This time next month, hundreds of thousands of students in New South Wales and Victoria will be back in school after months of homeschooling.
But another country’s return to face-to-face learning has seen a big increase in children being kept at home because of COVID-19.
In England, which reopened schools in early September, the number of COVID-related absences from students rose from 122,000 to 204,000 in two weeks.
The data has made headlines – so are there any lessons for Australia?
What does the data say?
According to data released by the UK government on Tuesday, the number of absences associated with COVID-19 increased between 16 September and 30 September.
As of September 30, an estimated 204,000 students, or 2.5 per cent of all primary school students in England, were away from school for COVID-related reasons.
It included 102,000 students with a confirmed case of COVID-19 and 84,000 with a presumed case. The remaining 18,000 children were away for other reasons, including restrictions or isolation.
Infectious disease expert Robert Booy said disease-based absence occurred anyway, regardless of COVID-19.
“You usually get increased absenteeism when school goes back because viruses of many kinds go around,” Professor Booy said.
What can this mean for schools in Australia?
School reopening and early childhood settings are likely to lead to a greater number of cases among people who are unvaccinated, according to Fiona Russell, a pediatrician and epidemiologist at the Murdoch Children’s Research Institute in Melbourne.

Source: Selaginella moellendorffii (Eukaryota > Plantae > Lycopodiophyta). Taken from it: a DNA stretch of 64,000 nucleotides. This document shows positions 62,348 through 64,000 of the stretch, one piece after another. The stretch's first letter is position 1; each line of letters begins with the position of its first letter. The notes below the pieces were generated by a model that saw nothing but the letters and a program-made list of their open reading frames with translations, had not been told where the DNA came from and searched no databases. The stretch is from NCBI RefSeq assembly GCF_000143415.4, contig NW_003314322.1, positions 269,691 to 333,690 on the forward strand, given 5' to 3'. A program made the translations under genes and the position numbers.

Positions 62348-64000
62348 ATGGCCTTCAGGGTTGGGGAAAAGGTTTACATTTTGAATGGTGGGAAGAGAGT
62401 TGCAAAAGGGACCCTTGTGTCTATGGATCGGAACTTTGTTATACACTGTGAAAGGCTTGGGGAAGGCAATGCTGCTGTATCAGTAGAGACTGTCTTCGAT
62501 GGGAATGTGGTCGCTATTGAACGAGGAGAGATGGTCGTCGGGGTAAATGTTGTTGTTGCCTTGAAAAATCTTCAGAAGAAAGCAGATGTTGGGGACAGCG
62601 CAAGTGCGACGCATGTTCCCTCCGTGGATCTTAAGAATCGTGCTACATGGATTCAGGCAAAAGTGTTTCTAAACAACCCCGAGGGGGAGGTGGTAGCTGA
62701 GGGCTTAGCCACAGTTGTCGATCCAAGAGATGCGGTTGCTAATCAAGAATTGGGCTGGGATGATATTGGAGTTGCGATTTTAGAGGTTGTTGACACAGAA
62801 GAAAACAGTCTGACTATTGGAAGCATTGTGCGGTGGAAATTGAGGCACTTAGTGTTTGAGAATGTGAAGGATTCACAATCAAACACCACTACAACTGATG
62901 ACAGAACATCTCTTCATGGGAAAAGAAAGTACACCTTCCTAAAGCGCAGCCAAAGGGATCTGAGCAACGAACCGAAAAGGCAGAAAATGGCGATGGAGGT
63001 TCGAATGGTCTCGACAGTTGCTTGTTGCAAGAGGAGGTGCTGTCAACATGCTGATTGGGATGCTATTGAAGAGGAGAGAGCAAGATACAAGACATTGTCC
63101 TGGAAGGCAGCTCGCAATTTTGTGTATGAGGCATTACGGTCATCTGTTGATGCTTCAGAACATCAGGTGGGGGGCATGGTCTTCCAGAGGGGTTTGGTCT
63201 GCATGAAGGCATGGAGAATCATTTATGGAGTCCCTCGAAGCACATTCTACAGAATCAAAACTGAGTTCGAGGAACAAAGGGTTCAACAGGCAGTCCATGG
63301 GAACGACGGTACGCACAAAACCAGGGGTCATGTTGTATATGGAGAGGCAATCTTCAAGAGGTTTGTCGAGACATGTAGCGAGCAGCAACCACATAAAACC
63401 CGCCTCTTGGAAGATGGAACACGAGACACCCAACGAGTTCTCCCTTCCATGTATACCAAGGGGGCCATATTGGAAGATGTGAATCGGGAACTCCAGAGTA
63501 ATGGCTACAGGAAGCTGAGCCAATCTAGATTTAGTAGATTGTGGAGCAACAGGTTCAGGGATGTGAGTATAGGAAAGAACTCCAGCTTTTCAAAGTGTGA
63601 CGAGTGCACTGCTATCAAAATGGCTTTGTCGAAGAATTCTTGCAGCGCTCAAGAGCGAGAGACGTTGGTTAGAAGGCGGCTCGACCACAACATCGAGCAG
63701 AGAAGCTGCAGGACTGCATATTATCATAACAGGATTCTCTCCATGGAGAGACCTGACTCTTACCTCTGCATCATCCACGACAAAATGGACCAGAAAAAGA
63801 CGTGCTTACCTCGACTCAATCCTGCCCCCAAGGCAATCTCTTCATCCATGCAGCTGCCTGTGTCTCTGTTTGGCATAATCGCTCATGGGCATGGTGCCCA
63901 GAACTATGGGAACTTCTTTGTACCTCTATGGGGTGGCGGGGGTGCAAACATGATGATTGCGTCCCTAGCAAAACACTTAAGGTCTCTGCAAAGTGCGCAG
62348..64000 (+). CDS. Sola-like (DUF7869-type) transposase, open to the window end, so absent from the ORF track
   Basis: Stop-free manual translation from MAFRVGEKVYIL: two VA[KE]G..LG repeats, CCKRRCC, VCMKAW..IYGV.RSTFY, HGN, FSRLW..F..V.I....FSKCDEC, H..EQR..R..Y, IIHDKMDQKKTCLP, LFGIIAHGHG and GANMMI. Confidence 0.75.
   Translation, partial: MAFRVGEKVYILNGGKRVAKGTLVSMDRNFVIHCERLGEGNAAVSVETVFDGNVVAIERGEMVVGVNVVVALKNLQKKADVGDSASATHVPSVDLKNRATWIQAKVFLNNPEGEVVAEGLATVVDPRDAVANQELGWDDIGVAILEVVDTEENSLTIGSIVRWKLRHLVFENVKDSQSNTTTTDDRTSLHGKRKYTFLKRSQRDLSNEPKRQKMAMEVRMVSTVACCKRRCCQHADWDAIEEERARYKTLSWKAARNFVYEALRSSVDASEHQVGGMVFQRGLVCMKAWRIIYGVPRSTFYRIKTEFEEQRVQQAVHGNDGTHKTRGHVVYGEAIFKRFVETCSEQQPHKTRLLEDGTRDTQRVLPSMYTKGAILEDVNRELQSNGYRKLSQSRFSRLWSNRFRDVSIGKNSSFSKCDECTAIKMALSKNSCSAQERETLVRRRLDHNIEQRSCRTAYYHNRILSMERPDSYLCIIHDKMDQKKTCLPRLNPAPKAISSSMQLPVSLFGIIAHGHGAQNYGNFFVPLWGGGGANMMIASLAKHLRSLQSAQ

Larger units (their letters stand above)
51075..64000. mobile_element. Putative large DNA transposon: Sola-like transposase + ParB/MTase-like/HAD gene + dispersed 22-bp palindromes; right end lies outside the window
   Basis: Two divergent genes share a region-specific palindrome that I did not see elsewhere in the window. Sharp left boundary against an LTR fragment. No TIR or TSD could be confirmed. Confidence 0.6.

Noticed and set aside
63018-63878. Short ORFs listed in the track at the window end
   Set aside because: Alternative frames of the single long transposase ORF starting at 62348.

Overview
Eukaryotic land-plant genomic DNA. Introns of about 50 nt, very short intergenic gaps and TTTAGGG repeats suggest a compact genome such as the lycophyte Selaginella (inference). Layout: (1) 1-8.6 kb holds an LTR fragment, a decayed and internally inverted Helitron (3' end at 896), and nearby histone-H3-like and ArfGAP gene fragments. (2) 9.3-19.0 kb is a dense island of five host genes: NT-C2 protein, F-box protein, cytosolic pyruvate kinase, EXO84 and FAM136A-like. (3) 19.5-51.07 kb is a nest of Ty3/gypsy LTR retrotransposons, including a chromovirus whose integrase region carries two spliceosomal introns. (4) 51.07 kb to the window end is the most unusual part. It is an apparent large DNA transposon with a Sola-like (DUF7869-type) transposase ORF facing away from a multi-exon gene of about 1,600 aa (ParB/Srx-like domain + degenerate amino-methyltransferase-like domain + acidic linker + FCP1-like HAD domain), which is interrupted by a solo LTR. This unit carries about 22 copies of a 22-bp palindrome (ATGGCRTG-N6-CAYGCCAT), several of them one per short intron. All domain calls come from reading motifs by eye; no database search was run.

Therefore, she said that each state and territory should have plans in place to reduce transmission in schools.
“Multilayer school-restrictive measures, including vaccination of teens, are really important in preventing outbreaks and infections in school,” she said.
Professor Russell also pointed out that the UK had “minimal mitigation measures” in place when schools went back and recently removed mandatory masks.
“The UK has only just started vaccinating 12- to 15-year-olds, so vaccinating this age group will reduce infections in high schools,” she said.
Zoë Hyde, an epidemiologist at the University of Western Australia and a member of the independent scientific group OzSAGE, said the UK was “a warning of what not to do in schools”.
“They removed almost all mitigating measures such as masks and physical distance, and the results have been very predictable,” she said.
“The spread of COVID-19 has been violent in schools, which has led to high levels of infection in children and also disrupted education. It is the worst of both worlds.”
How will measures in Australian schools differ from those in the UK?
When Victoria and NSW return to school, masks will be mandatory for all school staff and older students and are recommended indoors for primary school children.
Victoria recently unveiled further measures to reduce transmission when schools return, including widespread roll-out of air purifiers and mandatory vaccinations for all staff.
Professor Russell said other states should adopt similar strategies.